On Thursday, senator and first American man to orbit Earth, John Glenn, died at the age of 95. An American hero and pioneer, Glenn inspired future generations of scientists and explorers. We talked to Professor Nancy Hill about Glenn’s legacy, its impact on STEM education, and how he encouraged young students to innovate and explore new, undiscovered frontiers in the world.
Growing up in the age of the developing space program, did you feel a personal connection to the early astronauts and specifically John Glenn?
I am originally from Ohio, as were astronauts Neil Armstrong and John Glenn, and we saw them as really one of our own. When I was growing up, John Glenn was our senator, and he was an inspiration to my family and I — that not only was this person a heroic astronaut but also public official and public servant.
I was the youngest of eight in my family, and my father’s first job was building airplanes at the Wright-Patterson Airforce base — yes, Wright as in the Wright brothers. Although it ultimately wasn’t his career, it impacted how he thought about math and science. The science of flight, aeronautics, and engineering were talked about frequently in our house. It was part of the water we drank, and the air we breathe. No matter what we did, my parents insisted on math and science. Glenn exemplified that math and science, and flight, were the core of what we believed in — particularly as Ohioans.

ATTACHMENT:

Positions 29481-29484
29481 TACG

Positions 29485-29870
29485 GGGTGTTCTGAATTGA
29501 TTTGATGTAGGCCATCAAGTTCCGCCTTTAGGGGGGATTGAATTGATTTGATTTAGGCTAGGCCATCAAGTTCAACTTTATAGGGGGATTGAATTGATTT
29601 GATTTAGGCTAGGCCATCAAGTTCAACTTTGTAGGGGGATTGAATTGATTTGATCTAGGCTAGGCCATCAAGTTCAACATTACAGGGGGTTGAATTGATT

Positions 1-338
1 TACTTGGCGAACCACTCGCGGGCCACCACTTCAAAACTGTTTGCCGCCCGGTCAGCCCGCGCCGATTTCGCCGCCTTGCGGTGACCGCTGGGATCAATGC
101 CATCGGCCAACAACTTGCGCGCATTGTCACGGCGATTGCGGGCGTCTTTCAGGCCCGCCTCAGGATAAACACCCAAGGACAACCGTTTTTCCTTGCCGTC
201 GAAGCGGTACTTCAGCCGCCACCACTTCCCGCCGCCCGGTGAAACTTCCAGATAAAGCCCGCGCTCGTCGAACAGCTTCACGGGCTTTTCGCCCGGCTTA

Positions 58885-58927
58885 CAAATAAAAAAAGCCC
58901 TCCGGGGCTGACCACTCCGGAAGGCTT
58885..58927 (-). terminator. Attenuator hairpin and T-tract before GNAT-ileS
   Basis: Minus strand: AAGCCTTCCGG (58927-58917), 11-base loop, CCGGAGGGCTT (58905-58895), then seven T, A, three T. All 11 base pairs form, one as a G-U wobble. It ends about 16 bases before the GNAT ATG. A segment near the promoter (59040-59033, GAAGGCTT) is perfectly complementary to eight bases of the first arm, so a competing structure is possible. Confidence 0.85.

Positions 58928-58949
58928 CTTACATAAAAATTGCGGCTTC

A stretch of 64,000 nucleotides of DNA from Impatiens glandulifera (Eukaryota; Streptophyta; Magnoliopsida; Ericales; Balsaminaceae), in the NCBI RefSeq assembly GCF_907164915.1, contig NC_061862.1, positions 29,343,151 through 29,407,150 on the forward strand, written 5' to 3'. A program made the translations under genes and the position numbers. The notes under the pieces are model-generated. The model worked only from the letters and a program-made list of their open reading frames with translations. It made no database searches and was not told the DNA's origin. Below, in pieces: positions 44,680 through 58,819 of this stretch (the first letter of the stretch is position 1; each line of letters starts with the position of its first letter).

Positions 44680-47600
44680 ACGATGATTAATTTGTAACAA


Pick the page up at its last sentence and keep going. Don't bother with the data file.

What did the early astronauts do for science and math education in our country?
What it did for our country was it gave us a purpose, a common purpose and goal that could not be reached by one person alone. When we were imagining these things that no one had ever done — going to the moon with in the decade — it gave us a reason to study math and science that was bigger than any individual career.
Everyone needed to be their best selves if we were going to do this together. And this was an incredible unifier for our nation – to do something unimaginable that was both scientific and theological and philosophical all at the same time – that we were going to touch the sky as one. And this was happening for us as a country when there was tremendous racial and political divisions and conflict. It was a positive focus in a time of national strife.